A Burmese man who spent eight years in direct provision has unanimously won his Supreme Court appeal over the legal ban preventing him from working.
In a significant decision, the seven judge Supreme Court today unanimously found in favour of the man but adjourned the matter for six months to allow the legislature consider how to address the situation.
The court found that, “in principle”, the ban in the Refugee Act on asylum seekers seeking employment, is contrary to the constitutional right to seek employment.
The decision could have major implications for other asylum seekers.
Giving the court’s judgment, Mr Justice Donal O’Donnell said the man was eight years in the asylum system before getting refugee status.
While the State can legitimately have a policy of restricting employment of asylum seekers, Section 9.4 of the Refugee Act does “not just severely limit” the right to seek work for asylum seekers but “removes it altogether”, he said.
If there is no limit on the time for processing an asylum application, that could amount to an absolute prohibition on employment, no matter how long a person was within the system, he said.
He could not accept that if a right is in principle available, that it is an appropriate and permissible differentiation between citizens and non-citizens, and in particular between citizens and asylum seekers, to remove the right for all time for asylum seekers.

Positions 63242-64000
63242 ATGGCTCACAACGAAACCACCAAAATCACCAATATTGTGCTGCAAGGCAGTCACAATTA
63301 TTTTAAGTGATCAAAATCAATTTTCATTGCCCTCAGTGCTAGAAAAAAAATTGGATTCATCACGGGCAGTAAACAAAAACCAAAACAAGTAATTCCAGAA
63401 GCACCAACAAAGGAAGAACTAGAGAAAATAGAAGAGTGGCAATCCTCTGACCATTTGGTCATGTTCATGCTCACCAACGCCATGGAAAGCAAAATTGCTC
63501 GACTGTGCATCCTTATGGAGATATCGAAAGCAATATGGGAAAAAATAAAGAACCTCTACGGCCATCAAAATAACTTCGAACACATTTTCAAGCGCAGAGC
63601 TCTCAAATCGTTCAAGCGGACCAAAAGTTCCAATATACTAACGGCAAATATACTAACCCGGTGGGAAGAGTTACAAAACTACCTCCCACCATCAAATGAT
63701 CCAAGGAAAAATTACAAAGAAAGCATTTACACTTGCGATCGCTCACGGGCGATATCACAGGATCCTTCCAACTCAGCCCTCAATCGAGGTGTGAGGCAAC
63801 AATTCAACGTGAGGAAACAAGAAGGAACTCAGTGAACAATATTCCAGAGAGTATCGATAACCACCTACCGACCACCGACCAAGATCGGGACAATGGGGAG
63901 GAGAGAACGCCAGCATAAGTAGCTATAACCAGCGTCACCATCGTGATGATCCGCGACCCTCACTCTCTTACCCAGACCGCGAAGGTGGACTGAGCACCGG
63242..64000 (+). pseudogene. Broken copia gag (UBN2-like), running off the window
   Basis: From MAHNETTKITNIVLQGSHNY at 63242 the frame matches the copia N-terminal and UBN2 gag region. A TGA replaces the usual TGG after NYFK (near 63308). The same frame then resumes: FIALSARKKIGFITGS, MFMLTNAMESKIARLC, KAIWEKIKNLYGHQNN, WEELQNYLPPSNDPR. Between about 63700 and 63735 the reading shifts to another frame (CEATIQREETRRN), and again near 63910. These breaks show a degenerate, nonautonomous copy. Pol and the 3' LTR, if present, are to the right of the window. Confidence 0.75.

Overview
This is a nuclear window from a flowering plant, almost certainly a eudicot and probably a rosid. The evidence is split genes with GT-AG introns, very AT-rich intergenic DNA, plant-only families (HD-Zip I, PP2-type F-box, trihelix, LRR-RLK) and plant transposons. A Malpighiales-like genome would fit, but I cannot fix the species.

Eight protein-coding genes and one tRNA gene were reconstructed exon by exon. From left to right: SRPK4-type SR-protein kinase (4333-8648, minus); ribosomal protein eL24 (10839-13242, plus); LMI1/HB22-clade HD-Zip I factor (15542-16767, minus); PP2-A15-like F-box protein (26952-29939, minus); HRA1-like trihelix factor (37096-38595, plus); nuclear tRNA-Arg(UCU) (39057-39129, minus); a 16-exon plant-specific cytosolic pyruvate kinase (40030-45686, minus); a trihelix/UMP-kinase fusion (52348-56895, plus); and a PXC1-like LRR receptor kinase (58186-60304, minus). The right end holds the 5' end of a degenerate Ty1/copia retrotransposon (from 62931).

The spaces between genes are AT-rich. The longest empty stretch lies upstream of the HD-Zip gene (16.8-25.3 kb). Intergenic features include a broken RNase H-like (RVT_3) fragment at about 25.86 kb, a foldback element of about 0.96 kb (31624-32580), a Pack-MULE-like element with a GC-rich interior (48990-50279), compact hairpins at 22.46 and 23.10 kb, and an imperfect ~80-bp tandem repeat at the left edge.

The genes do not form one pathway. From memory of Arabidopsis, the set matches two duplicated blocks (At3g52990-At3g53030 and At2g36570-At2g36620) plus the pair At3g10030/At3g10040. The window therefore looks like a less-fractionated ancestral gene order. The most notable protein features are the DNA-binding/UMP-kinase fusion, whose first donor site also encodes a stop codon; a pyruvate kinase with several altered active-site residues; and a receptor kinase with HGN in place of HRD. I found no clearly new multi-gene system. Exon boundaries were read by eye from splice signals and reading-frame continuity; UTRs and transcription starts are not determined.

“The point has been reached when it cannot be said the legitimate differences between an asylum seeker and a citizen can continue to justify the exclusion of an asylum seeker from the possibility of employment,” he said.
“This damage to the individual’s’ self worth and sense of themselves, is exactly the damage which the constitutional right [to seek employment] seeks to guard against.”
The evidence from the man of the depression, frustration and lack of self-belief at being unable to work “bears this out”, he added.
He said, in principle, he would be prepared to find, in circumstances where there is no temporal limit on the asylum process, the “absolute prohibiton” on seeking of employment in Section 9.4, and re-enacted in Section 16.3.b of the International Protection Act 2015, “is contrary to the constitutional right to seek employment”.
In dismissing the man’s case last year, a majority Court of Appeal ruled the open ended nature of the ban on work did not mean Section 9.4 is unconstitutional and rejected as “too broad a proposition” non-Irish citizens enjoy the same general rights as Irish citizens.
Mr Justice Gerard Hogan disagreed. He ruled the man has a personal right under Article 40.3 of the Constitution to work here and Section 9.4.unconstitutionally struck at the “very substance” of that constitutional right.